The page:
Sharpness: As typical of all JA Henckels, these knives are surgically sharp out of the box. The ease while cutting actually shocked some users! However, you may need to hone or sharpen them once every few days to maintain the butter-like cuts.
Cleaning: With a smooth bolster at the center separating between the blade and the handle, these knives are extremely easy to wash. It’s best to wash and dry them as soon after use as possible – even the high quality stainless steel is still prone to dullness and even rusting if left dirty.
Verdict: Overall, these are well-made knives that stay true to JA Henckels moniker.
They’re for the cook who wants quality knives to enhance speed and precision in the prep work so they can focus on making as delicious and eye-pleasing dishes as their creativity allows. With 8 uniformed steak knives, it fits perfectly with a cozy family and friend gathering.
2. J.A. Henckels 8-piece Steak Knife Set – Best Steak Knife Set
High quality, exquisite looking, and bearing the Zwilling J.A. Henckels name on it, this 8-piece steak knife set will make a great gift for your family or friends.
The knife set comes in a lovely rosewood box with a deep-auburn, mahogany finish, and the well recognized Zwilling logo on it. Held closed with a brass clasp, it almost feels like a jewelry box, except slimmer.
Inside the box are 8 sleek metal steak knives, each proudly printed with the brand name and logo along the blade. They’re all Spain made with a special formula of stainless steel that makes them not only extremely durable but also very pleasantly shiny.
Each of the knives comes in a one-piece construction, with the thin, elegant handle connecting with the blade seamlessly. This enhances the sturdiness of the item significantly. It also means that these knives are easy to clean. In fact, while hand-washing is always recommended, they’re perfectly safe in a dishwasher.
With serrations on their edges, these knives are extremely sharp. The streamlined design allows them to slice through the toughest meat effortlessly, leaving very little visible fiber tear on the surface. If you are upgrading to these from casual knives, you will realize all the struggle you went through trying to eat your steak is totally unnecessary!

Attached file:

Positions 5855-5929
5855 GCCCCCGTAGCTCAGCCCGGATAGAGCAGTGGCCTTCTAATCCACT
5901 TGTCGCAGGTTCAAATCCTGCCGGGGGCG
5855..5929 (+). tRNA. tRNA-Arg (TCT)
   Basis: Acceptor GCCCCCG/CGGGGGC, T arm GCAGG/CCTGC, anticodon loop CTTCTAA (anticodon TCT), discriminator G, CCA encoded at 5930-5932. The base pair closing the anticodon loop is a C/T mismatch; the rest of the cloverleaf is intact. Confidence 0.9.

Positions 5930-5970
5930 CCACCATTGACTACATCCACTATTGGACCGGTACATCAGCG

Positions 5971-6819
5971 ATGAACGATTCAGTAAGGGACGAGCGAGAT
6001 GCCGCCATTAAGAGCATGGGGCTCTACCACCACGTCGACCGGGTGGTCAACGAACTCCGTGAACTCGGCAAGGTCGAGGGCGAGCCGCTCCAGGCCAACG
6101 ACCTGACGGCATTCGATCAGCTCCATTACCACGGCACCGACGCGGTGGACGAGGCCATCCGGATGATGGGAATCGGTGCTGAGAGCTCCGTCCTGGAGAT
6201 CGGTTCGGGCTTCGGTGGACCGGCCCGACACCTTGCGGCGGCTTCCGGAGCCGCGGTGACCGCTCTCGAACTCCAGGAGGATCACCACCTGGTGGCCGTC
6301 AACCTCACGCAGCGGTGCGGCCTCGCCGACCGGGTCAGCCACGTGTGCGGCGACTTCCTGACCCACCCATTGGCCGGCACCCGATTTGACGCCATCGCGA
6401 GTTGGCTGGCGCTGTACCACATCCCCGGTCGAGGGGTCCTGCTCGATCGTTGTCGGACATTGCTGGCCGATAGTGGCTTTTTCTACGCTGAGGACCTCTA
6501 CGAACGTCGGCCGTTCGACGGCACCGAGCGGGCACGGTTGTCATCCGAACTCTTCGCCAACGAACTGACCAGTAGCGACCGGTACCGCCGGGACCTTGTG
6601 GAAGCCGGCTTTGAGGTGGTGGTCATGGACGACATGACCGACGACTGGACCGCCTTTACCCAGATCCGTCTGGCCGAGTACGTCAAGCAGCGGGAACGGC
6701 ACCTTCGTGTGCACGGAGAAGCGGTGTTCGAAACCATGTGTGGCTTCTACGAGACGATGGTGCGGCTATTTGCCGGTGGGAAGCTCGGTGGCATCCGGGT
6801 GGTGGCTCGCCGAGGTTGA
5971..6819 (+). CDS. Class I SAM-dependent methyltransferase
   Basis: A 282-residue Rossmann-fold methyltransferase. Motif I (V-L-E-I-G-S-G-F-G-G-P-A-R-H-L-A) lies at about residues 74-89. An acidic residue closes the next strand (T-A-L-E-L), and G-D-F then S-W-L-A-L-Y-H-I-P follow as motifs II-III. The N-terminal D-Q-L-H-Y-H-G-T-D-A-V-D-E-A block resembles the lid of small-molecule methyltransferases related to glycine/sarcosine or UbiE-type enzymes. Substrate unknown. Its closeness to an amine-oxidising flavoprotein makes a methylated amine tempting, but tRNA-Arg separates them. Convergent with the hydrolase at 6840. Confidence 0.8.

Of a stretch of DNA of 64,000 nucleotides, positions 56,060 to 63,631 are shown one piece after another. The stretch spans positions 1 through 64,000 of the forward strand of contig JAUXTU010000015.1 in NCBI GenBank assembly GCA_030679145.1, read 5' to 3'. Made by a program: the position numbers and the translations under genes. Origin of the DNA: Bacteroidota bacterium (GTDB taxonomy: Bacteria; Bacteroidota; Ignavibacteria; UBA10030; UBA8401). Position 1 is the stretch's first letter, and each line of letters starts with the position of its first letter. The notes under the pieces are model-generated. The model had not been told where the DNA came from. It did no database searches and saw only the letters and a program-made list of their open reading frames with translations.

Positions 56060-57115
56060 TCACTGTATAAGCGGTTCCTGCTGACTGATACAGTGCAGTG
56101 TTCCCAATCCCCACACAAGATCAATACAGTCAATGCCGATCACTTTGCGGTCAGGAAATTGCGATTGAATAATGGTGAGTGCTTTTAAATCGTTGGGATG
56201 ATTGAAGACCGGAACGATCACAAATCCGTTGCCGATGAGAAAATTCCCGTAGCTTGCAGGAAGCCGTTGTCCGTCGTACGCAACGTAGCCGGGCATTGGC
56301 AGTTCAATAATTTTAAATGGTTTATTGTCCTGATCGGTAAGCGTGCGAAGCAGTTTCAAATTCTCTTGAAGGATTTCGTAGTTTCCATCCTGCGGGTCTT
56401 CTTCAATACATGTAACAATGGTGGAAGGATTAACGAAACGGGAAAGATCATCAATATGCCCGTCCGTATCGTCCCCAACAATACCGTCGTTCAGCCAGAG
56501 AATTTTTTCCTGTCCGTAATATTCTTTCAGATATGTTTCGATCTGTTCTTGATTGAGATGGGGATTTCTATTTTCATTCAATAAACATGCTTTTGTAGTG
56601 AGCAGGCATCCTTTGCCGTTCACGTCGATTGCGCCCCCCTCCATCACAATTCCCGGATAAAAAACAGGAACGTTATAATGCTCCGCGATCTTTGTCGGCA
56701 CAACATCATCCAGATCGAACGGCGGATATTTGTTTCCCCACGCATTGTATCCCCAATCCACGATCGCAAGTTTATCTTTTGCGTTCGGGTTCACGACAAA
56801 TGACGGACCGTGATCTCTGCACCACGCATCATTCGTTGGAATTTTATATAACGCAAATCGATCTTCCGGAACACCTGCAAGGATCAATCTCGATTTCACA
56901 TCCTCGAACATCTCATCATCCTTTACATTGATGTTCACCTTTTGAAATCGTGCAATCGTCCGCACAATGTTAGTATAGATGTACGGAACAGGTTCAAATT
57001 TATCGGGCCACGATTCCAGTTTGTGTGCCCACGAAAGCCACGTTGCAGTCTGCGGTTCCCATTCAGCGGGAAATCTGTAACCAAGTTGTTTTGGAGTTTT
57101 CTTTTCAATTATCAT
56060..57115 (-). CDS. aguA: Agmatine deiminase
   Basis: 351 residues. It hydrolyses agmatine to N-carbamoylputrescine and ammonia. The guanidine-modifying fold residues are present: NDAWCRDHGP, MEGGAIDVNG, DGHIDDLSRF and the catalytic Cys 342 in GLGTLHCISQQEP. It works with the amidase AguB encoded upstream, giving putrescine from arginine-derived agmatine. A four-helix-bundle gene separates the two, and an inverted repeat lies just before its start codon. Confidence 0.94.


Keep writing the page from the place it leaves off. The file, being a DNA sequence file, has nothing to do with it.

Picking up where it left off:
Not the steak knives you’re looking for? We reviewed good steak knives from other brands as well.
3. J.A. Henckels International 5-Piece Cheese Set – Best Cheese Knife Set
While JA Henckels offers a wide range of cheese knives, this 5-piece set from the International line is among the most popular.
Not surprisingly, it’s among the most affordable too. But that doesn’t come with a compromise on the quality. In fact, I think it’s the best value JA Henckels cheese knife set you can get. You can’t beat that price for the moniker and the quality!
The knife set includes a wide knife, a thin knife, a pointed knife, a two-pronged fork, and a wooden board.
All of the knives come with thick stainless steel blades with the J.A. Henckels International logo on them. They’re all very sharp, as all Henckels knives typically are. Not enough for surgical purposes, but more than sufficient for a clean, neat cut on your cheese.
The handles, meanwhile, are made of wood. They’re fastened securely with the blades, and very ergonomic and easy to grip. I thought it would be nicer if the wood felt a little more weighted in the hand, but that’s not a complaint.
As you can see in the picture, this set also includes a rectangular wooden board. It’s firm, sturdy, beautiful, and most importantly, feels very good to the cut.
Note, though, that it’s quite small and will fit probably a large piece or two medium sized pieces of cheese. It’s perfect for family use or for a small party. However, if you have a lot of cheese to process, you may need a larger board.
How To Sharpen and Care for Your Kitchen Knife
While knives are usually made of very durable materials, they can be extremely sensitive, especially at the tip and the edge. They need to be used, washed, and stored in specific ways to maintain their cleanliness and sharpness.
But keeping them safe is not enough. Even the best knives need regular honing and sharpening in order to keep their sharpness and offer the best cuts.
All that actually is a lot more simple than it sounds. You just need to keep in mind the do’s and don’ts in caring for your knives in order to keep them smooth, sharp, and to maximize their lifespan.
Also, learn how to hone and sharpen your knives properly. Good news: you don’t even have to be a muscular blacksmith to master the techniques.
Treat your blades well, and they will stay loyal to you for a lifetime!